A few weeks ago, before I drove from Minnesota to Virginia in 21 hours and started teaching again and flew to London to give a conference talk and do research and then flew back to Minneapolis for Dave's 50th Birthday party and then drove up to northern Minnesota to be at the lake for a night and then flew back to Virginia to get back to teaching...I went to Alaska. Yes, it's been a bit hectic for me the past few weeks, but I wanted to share some photos from the trip. I was hoping to gain a story or two for the new book, and I wasn't disappointed. 


I can't wait to write in the book about being on the tundra. The colors of the plants and berries, and the spongy feel--it's like nothing I've experienced before. By the way--this photo above--this is what was at our feet. You look down and you see this.


I have an old friend from my New Mexico years named Shane. He lives in western Alaska in a town of 6,000--which is the biggest town for hundreds of miles--in the middle of the Yukon Delta Wildlife Refuge. When Shane moved there 13 years ago, he knew nothing about hunting and fishing. But he's learned a lot, and he was kind enough to take us along. 


We caught some salmon.


We shot some ducks.

And when I say "we," of course I mean Shane. Being in western Alaska means being in a subsistence culture, a culture that depends on the natural world to supply its food. I had a hard time watching the salmon flop around, spitting blood, until they died at our feet. And watching the ducks fall from the sky... really hard. But good. It's good to experience this, because obviously I--as we all do--kill every day to live. I just don't pull the trigger like Shane does.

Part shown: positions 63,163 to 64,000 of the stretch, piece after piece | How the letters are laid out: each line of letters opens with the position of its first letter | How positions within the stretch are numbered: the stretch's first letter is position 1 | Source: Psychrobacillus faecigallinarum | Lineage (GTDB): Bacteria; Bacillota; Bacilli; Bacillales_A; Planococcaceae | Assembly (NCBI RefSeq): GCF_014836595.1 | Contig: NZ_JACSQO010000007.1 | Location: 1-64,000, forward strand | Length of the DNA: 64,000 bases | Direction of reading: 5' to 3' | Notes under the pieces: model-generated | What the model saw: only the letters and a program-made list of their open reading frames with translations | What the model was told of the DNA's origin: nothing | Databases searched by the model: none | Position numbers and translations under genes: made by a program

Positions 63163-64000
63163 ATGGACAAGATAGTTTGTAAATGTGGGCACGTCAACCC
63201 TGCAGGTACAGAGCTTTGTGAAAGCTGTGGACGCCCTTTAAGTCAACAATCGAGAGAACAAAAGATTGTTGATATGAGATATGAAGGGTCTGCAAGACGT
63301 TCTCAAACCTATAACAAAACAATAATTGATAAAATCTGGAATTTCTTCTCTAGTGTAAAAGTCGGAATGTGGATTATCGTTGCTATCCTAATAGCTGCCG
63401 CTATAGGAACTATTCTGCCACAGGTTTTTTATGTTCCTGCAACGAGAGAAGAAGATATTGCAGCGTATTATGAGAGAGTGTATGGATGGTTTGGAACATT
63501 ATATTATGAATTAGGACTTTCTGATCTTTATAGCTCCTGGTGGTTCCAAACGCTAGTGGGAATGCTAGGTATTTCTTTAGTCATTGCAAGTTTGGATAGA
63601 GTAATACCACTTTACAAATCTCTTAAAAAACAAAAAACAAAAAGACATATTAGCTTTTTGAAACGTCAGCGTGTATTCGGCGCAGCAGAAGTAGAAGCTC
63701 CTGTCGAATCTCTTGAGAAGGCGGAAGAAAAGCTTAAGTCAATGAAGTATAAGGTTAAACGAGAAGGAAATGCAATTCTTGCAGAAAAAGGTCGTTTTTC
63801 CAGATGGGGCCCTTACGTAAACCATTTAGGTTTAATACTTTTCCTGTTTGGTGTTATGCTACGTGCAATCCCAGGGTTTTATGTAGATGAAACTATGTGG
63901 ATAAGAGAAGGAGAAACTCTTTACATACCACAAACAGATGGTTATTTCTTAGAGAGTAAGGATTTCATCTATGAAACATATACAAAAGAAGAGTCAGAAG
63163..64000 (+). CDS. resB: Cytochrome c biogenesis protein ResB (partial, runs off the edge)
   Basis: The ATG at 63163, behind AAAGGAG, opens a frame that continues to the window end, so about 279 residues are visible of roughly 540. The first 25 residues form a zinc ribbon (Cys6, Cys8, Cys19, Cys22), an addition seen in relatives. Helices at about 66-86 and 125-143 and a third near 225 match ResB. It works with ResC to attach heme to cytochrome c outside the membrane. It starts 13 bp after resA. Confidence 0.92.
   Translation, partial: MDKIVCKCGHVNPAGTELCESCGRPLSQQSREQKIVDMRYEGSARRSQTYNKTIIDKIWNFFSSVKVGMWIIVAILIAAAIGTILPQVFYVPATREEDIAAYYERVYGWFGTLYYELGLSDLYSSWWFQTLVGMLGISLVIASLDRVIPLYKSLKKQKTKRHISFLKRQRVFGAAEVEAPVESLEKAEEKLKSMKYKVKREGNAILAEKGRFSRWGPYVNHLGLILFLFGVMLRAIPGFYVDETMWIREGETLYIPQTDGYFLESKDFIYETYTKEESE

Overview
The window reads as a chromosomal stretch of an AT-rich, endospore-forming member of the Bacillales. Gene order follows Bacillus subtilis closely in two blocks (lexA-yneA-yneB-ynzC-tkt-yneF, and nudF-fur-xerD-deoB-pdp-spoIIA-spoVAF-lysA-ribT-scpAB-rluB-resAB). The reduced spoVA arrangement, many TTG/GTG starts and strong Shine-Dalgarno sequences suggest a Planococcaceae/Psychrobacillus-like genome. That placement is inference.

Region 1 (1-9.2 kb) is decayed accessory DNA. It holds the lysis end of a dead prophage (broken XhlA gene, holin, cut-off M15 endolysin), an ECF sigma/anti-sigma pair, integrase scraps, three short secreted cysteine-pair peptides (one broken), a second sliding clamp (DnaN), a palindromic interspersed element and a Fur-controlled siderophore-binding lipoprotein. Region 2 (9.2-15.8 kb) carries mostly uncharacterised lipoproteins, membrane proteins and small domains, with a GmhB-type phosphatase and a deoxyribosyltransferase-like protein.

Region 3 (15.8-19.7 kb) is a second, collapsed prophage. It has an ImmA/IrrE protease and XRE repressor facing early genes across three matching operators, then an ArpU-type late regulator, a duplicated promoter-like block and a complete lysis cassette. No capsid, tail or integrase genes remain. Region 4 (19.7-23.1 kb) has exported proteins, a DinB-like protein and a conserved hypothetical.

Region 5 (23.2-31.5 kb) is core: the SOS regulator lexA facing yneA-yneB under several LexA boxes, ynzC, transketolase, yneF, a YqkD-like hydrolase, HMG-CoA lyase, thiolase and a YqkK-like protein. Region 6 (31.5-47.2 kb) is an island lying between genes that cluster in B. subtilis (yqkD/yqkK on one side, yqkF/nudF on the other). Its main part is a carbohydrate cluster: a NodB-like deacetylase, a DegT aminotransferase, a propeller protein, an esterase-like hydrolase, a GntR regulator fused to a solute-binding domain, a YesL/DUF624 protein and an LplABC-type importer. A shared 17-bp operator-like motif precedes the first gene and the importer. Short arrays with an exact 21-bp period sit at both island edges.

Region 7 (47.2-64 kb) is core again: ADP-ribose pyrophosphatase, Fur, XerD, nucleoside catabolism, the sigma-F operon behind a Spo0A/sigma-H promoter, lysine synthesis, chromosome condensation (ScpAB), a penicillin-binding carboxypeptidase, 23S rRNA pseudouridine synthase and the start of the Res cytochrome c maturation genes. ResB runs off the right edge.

We also went to Denali National Park. We were lucky to see the mountain clear all morning, as well as plenty of moose and half a dozen grizzlies. 


The grizzlies did not scare me.

And now comes the fun part, where I get to write about this trip for the new book. The ground in Alaska, whether the western tundra or the central Denali area, is unlike any I've ever walked. And that is good. That's what I wanted. 

I'm pretty much done with the research for the new book. My initial draft is due January 15, and let's just say I have quite a bit of writing to do between now and then. A lot of hard work. And in the final few weeks, it will be a mad rush of long winter days where I'll do nothing else for 16 hours except try to create a book worth reading.

I am lucky.